Dedication: We would like to make a special dedication of this post to the UT School of Public Health. While Caro’s MPH classes have spoiled a Friday (Saturday, Sunday…) evening or two, she has learned something.

True cultural competency is a worthwhile, yet lofty, goal. Achieving cultural competency equates to understanding a culture in its idiosyncrasies, nuances, and everyday application. Thus, you can see how – even after years of living in a place – one’s background, biases, and judgments may still affect one’s perception of a culture.

Cultural humility, however, is a more attainable and necessary endeavor. It is the striving for culture competency with respect, continuous self-reflection, and open-mindedness.

We would like to share some cultural norms of Bolivia…maybe you can help us to be more culturally humble?

  • Calling a friend or relative fat to their face. (i.e. My grandfather sees a cousin he hasn’t seen in a while: You look fat. What have you been eating? A lot of carbs?)
  • Medical personnel wearing all white. Head to toe. Always.
  • After rounds, everyone stops to have a mid-morning snack. Oh, what a beautiful world!
  • Greeting everyone with a kiss on the cheek. One evening a woman and her daughter entered our apartment, greeted Carolina with a kiss on the cheek, then ran up to Dan on the couch to give him a kiss on the cheek, only to find out they were in the wrong apartment
  • Meat. It’s what’s for breakfast, lunch, and dinner.
  • Big family lunch gatherings with fun conversation (who is “el más gordo”?)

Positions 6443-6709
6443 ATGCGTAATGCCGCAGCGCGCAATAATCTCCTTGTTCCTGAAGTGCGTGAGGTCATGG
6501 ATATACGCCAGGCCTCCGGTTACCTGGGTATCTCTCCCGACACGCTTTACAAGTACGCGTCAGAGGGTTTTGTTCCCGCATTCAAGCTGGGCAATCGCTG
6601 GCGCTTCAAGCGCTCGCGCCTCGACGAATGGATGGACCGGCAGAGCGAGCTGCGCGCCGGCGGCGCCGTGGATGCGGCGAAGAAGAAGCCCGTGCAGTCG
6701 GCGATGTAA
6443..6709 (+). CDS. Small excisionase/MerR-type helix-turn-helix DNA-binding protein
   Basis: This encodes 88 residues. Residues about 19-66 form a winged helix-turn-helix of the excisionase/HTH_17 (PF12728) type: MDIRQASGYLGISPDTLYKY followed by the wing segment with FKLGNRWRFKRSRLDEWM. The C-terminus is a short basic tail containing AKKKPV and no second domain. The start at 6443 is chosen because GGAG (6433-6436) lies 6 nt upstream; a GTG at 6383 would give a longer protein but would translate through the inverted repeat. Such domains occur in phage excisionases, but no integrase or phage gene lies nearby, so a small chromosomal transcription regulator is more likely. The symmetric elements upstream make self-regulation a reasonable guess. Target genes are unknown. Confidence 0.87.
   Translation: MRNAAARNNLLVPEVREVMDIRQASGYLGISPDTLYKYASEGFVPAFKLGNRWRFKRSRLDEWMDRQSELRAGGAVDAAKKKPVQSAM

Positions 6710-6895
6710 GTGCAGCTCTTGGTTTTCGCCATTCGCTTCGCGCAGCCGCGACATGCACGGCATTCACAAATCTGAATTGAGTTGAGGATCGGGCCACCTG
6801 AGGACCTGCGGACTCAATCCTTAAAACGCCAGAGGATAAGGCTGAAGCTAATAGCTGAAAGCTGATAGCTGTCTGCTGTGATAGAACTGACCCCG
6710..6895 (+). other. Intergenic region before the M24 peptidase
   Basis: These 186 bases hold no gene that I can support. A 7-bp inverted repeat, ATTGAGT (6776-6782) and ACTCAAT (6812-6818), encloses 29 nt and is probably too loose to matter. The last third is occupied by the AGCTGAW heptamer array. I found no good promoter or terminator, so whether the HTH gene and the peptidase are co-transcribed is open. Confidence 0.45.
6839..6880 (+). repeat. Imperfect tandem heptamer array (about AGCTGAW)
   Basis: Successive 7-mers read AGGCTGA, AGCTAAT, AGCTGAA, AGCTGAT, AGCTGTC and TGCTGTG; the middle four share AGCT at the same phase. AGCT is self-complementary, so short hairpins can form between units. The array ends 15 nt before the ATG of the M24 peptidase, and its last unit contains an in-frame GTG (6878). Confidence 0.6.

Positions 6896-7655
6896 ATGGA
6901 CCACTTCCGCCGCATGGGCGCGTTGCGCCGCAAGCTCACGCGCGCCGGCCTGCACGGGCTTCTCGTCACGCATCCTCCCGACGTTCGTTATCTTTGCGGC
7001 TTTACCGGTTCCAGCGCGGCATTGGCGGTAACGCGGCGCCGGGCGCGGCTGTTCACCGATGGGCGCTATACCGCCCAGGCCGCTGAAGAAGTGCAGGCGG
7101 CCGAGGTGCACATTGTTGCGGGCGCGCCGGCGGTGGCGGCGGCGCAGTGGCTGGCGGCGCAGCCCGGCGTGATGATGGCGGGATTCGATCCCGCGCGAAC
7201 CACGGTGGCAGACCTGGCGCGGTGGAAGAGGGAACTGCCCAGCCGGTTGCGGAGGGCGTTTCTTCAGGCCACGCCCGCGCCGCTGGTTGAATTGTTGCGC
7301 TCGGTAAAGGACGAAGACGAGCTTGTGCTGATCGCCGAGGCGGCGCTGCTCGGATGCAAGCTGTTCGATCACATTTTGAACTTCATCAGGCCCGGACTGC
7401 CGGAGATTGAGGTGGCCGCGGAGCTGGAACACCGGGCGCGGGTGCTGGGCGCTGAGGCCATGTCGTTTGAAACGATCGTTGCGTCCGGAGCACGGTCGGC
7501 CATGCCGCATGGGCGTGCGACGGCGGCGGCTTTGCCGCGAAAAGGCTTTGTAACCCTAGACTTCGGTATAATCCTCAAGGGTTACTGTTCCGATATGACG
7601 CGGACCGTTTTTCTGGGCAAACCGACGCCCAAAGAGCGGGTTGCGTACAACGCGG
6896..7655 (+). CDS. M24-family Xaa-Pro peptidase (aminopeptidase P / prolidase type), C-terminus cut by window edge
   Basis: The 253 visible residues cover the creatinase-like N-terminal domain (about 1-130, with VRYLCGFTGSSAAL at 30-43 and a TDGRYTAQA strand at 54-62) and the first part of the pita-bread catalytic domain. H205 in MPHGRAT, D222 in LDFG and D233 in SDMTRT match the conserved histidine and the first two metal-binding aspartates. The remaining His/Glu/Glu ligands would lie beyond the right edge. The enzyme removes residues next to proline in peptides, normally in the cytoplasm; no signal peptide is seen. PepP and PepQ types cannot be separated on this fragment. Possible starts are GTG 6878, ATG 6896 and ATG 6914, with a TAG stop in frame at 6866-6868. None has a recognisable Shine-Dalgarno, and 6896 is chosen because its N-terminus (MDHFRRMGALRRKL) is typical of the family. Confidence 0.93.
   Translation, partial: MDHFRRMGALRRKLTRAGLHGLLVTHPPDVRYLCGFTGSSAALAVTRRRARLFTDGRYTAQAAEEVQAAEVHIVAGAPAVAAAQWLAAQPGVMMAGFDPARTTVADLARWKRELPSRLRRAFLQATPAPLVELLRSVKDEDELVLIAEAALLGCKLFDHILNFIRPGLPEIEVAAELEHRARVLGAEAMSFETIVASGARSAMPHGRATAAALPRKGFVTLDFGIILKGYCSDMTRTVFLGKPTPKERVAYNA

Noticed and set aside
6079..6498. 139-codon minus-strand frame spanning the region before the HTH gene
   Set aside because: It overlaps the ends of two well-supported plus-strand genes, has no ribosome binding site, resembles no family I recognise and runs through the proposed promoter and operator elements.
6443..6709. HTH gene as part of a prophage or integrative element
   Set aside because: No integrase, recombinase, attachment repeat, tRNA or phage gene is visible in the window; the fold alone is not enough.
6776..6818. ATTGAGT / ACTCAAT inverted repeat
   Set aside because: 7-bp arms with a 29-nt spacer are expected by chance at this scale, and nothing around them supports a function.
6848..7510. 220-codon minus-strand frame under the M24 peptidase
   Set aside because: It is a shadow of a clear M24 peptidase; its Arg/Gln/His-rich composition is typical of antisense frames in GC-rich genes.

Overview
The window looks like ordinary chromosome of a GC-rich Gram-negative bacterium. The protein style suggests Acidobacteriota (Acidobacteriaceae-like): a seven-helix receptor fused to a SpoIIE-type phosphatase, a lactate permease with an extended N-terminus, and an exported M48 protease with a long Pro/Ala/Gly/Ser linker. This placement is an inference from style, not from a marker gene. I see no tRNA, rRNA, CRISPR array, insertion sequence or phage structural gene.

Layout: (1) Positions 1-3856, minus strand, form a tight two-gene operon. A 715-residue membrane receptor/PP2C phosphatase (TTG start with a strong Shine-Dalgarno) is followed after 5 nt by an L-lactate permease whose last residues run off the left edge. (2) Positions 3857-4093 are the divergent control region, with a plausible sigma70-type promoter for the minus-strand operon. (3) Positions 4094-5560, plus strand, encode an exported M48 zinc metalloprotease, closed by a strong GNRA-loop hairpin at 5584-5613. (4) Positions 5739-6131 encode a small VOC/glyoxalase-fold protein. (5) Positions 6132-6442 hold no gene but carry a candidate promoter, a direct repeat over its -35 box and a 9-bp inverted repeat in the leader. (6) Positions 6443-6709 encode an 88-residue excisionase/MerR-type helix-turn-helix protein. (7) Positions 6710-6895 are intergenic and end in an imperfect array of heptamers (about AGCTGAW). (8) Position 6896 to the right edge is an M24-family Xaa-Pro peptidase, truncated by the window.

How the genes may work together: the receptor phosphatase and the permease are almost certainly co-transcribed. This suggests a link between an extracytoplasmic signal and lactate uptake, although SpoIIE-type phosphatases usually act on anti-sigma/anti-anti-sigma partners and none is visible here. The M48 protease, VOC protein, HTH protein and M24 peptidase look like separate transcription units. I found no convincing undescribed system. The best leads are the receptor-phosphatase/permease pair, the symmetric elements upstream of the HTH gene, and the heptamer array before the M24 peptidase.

• Siestas: Noon-3 everything shuts down. At first, this frustrated us. But siestas are now our favorite pastime.
  • Dormingos = Sundays dedicated only to eating and sleeping
  • Urinating anytime, anywhere, on anything, without question (if you’ve ever walked a dog, you’ll understand)
  • Coffee drinking is an all-day affair. Cafecitos before bed are not unusual.
  • Friendly greetings of people passing by in the streets, stores, or markets
  • Waiting in line is a more fluid concept. Just because you’re last doesn’t mean you can’t be helped next.
  • Santa Cruz de la Sierra = Santa Cruz de la tierra en mi boca. Dirt and wind are a bad combination 😦
  • When? The answer is always MAÑANA
  • Pedestrians have the what? NOT the right-of-way, that’s for sure. This means Carolina needs to be less “bolivious.”
  • No 4-way stop signs; whoever gets there first and “has their head sticking out the furthest” (per Uncle Vico) has the right-of-way
  • Considering one-way road signs as mere suggestions for an ideal world
  • Family is more than that group of people who eat dinner together every night. Here, even being a distant cousin means you’re included in all the family gatherings. Signs of affection and respect are common, such as sons kissing fathers on the forehead and saying they are a good dad.
  • No need to wait for Independence Day; there is always a reason to throw a party and shoot fireworks
  • Tight clothing (and falling out of it)
  • You’ll never see more American Eagle apparel. Old men, young kids, guys headed to work – it doesn’t matter. They all rock the fake AE.
  • More tanning beds than streetlights per block. Meanwhile, we gringos apply sunblock 3x/day (compliments of the wife).
  • Guys that look at themselves in the mirror more than they lift at the gym
  • In general, there’s less fear of the “germ theory”
  • Breastfeeding fully exposed in public
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